Reaney Days

Reaney Days

Monday, September 11, 2017

September 11

Over the years as library director I have been invited to speak at a number of public occasions. One of the most profound occurred in 2011 on the 10th anniversary marking September 11. My remarks preceded a baseball game at Soldiers and Sailors Park. My dad always said that one of the worst things as a nation we could do would be to forget the great sacrifices made in the name of freedom. As you go about the business of living remember those people who gave so much on that September day. Whatever your belief system, there but for the grace of God, goes anyone of us.
As you look out under the canopy of this glorious September day, a day much like ten years ago, you see our future as a nation resting squarely on the slim shoulders of these young boys; some of whom are far too young to have felt the impact of that particular fall day.
It is these boys, as well as all the children across this great nation, with their enthusiasm and excitement that have given us reason, even during the darkest of days, to keep pressing forward.
Whenever we are faced with cataclysmic events that define and shape us as individuals, and collectively as a society, we have no trouble at all recalling where we were and what we were doing when those events unfolded.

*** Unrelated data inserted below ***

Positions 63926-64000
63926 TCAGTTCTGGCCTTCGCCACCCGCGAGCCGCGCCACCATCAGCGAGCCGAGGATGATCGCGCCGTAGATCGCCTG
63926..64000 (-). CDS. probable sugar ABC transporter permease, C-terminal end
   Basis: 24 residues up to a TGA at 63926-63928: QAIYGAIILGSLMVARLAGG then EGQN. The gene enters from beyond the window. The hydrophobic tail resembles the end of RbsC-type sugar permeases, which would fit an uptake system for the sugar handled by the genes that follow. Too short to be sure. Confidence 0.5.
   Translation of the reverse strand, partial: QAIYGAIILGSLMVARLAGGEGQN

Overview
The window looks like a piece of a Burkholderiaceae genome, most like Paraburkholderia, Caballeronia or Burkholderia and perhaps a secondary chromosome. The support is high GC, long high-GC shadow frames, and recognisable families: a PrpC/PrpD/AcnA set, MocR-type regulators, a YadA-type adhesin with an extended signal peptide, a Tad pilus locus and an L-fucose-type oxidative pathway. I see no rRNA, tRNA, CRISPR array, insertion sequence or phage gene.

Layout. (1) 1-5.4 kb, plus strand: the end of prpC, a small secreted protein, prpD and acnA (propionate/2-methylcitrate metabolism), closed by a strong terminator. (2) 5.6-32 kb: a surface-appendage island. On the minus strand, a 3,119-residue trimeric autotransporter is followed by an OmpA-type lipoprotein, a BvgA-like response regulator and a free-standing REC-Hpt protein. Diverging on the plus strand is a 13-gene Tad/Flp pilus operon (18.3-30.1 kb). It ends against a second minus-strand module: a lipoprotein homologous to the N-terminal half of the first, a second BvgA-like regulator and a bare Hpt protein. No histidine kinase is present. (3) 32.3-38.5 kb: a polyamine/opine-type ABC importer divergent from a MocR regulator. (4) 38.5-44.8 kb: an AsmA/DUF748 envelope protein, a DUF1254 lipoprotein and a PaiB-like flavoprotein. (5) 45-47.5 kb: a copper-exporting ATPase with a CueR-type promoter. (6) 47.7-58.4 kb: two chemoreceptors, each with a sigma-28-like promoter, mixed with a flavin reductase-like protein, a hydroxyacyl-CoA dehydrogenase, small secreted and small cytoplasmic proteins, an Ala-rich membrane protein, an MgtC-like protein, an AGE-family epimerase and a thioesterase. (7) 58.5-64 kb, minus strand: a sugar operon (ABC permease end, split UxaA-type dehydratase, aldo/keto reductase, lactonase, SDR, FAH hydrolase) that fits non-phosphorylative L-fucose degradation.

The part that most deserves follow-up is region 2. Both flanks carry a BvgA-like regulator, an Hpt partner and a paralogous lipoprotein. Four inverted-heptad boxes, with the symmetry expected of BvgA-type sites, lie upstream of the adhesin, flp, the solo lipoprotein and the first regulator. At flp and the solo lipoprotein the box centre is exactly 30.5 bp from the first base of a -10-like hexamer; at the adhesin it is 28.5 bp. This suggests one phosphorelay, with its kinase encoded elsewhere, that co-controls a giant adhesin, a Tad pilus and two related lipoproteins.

On this grim day a decade ago we see in our minds eyes, through the haze of an entire nation’s mourning, the images which have forever become engraved in our hearts. We often wonder how much we can possibly bear, how great a burden can we carry? The sacrifice and suffering of September 11th demonstrated to us that while we as a nation may bend, we remain unbroken.
As clear as if it were yesterday we recall the determined faces of emergency personnel and first responders and the haunted look of broken families and a devastated citizenry. Within the stillness of our minds and hearts we hear the focused words of our leaders and the comforting prayers of our pastors.
We need to remember, never forgetting that day, and all that has occurred at home and abroad because of September 11. The twin flames of hope and remembrance light our path towards the future as we continue to struggle to find a new kind of normal.
On what is probably one of the saddest anniversaries our country marks we need to keep hope alive because it is when our despair extinguishes that flame of hope our enemies claim victory.
On this day remember and pledge yourselves to never forgetting. On this same day play ball and laugh and hold your loved ones close because if there is one thing September 11, 2001 taught us it is this; how quickly things can change, almost in the twinkling of an eye.
Soldiers and Sailors Park
St. Johnsville, NY
September 11, 2011

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